As we come to the midpoint of the term, we have been very busy working on both class based activities as well as our preparations for the coming Henry Lawson Festival.
For some children this busy period of term is very challenging. Unfortunately, some are using the busyness of both school and home as justification for poor choices in how they speak with others around school, or how they are responding when games are not going their way.
I encourage you to have a conversation with your children about using appropriate language – “paddock” language is not appropriate for school.
During busy times, it is difficult to make right choices, and congratulations go to those children who are working very hard to be doing the right thing.
Making right choices can be difficult and it takes a brave person to do so.
Henry Lawson Festival – Please be aware that the Play Day is scheduled to take place on Thursday June 6, in the THLHS auditorium.
The Concert will be held on Friday June 7 at 7:00pm at THLHS. Those singing will wear their winter uniform.
The procession is set for on Saturday June 8 beginning at 1:30pm. The Yr. 6 girls have been putting together the concept for the float for the festival parade. The theme for this year is an ode to winter. Our float will reflect an aspect of this theme.
Please fill in and return the attached note, so that we are aware of who will be participating in the concert and the procession.
The children have been putting the final additions on their play for the upcoming play day, as well as preparing for both the concert and the festival parade.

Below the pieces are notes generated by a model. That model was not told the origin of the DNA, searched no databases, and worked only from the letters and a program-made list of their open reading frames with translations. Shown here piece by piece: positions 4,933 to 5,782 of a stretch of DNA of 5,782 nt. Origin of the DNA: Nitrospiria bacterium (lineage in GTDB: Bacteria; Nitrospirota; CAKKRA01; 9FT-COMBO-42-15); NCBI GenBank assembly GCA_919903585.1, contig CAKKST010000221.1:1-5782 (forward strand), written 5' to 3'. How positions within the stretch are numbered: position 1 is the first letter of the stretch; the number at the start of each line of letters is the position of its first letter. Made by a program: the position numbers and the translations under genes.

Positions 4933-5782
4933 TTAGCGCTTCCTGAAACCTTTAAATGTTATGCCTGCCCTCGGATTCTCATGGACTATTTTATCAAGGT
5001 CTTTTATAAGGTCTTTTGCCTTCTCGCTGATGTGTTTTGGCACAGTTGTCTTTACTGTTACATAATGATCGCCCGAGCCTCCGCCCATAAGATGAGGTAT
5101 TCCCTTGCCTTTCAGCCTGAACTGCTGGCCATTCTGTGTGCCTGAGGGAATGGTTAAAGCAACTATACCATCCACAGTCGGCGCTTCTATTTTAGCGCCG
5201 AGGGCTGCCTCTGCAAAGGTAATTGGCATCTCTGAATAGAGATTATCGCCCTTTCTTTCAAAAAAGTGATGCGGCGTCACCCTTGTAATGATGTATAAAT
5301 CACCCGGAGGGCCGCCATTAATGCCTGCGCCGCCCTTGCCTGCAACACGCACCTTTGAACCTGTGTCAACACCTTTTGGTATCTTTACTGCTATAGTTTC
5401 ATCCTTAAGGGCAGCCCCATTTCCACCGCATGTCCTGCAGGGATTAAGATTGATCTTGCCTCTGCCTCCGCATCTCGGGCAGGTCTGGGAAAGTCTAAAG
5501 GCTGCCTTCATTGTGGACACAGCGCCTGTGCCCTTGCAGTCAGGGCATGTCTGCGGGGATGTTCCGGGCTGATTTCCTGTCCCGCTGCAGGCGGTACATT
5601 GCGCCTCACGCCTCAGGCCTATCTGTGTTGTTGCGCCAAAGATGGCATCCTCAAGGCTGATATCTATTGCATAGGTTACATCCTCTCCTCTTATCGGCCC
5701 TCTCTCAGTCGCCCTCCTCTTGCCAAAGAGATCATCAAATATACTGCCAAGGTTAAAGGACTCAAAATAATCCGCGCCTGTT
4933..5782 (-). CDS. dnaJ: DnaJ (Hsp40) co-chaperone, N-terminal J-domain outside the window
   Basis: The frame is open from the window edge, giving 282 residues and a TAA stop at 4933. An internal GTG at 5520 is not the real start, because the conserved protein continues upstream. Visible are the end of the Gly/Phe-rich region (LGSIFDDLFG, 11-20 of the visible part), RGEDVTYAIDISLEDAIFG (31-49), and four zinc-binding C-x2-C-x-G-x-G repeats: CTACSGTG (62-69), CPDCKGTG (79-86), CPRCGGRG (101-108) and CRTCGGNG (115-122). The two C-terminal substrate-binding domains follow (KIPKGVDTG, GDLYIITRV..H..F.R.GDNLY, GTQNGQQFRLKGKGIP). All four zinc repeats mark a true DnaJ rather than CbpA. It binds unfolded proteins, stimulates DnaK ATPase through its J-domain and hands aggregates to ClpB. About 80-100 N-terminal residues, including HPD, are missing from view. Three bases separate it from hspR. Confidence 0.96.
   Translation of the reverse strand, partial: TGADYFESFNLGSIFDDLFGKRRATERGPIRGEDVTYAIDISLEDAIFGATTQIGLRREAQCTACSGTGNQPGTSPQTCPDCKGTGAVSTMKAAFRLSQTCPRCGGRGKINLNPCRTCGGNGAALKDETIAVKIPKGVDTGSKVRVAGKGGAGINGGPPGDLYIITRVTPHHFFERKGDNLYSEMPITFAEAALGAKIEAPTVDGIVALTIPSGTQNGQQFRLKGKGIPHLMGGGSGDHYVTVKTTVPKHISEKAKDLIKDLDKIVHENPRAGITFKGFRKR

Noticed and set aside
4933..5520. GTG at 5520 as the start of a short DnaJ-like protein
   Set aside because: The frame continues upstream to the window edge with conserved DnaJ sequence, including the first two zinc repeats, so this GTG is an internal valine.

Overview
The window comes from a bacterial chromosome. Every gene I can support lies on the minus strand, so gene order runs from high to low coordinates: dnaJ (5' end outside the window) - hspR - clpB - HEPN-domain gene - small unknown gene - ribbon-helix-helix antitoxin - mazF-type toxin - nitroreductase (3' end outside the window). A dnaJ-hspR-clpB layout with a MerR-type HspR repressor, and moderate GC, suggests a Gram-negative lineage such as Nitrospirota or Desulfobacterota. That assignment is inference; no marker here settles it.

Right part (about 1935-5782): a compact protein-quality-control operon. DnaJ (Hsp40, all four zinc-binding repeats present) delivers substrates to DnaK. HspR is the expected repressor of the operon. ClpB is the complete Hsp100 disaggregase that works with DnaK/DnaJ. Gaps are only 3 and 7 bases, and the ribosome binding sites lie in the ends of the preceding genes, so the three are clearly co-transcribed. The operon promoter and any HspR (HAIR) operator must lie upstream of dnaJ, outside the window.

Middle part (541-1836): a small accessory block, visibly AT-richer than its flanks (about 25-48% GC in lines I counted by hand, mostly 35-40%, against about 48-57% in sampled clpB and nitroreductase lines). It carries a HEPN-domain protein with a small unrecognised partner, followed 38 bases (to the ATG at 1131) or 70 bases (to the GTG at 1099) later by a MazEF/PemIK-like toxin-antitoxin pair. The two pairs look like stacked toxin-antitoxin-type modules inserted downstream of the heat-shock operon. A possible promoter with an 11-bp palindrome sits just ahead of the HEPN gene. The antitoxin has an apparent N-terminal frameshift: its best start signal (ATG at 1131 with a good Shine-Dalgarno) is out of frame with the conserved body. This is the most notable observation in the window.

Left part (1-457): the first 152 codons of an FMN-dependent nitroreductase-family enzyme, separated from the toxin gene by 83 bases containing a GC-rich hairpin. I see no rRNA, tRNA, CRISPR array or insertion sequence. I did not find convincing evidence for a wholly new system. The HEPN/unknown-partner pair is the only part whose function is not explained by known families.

It is terrific to see people choosing the growth mindset of I’ll give that a go or I can try this out, or I can learn new dance steps for a performance shows a positive approach to learning new ideas or concepts. The satisfaction of achieving or learning a new skill is enormous.
NAPLAN- on Tuesday, we completed the re-sit of the Yr. 5 writing and reading papers. Congratulations to our Yr. 5 students for completing this process in a professional manner, thank you.
Semester Reports - Our staff have also been undertaking the process of preparing semester reports for the first half of this year. These will be sent home at the end of week nine. Parent teacher conferences will take place during week ten.
Uniform – thank you to those families who have clear labels on uniforms items, this makes it easy for us to return jumpers etc.
Facebook page - We have been working on developing a Facebook page to share more with the community about the teaching and learning that is happening at school. The page is under construction, but will not be launched until we have completed working through various steps with IT and media staff from head office.
A separate note will be sent home relating to permissions for including pictures of your child on the page.
Please be aware that this page is only for promoting teaching and learning at school, it will not be used as a general communications page.
This week is National Reconciliation Week and this affords us the opportunity to reflect on two notable events, one being the 1967 referendum and the other being the Mabo Decision. Did you know that National Reconciliation Week started as the Week of Prayer for Reconciliation in 1993 (the International Year of the World’s Indigenous People) and was supported by Australia’s major faith communities?
In 1996, the Council for Aboriginal Reconciliation launched Australia’s first ‘National Reconciliation Week’.
Changes to routine - Thank you to those families who are keeping us informed when children are absent from school, or there are changes to the regular routine. Please be aware that we are required to keep the rolls up to date and that thorough explanation for absences enable us to do so.